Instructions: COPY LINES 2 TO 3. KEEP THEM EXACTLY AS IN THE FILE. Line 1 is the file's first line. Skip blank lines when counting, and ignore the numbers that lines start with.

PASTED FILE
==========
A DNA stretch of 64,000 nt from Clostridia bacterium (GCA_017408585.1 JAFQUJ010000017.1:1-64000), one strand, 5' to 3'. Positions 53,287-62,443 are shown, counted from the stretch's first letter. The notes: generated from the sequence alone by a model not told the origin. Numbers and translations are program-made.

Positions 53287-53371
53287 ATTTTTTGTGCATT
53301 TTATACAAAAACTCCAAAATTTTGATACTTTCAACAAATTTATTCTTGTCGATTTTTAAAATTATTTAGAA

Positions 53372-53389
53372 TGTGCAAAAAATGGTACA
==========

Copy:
Positions 53287-53371
53287 ATTTTTTGTGCATT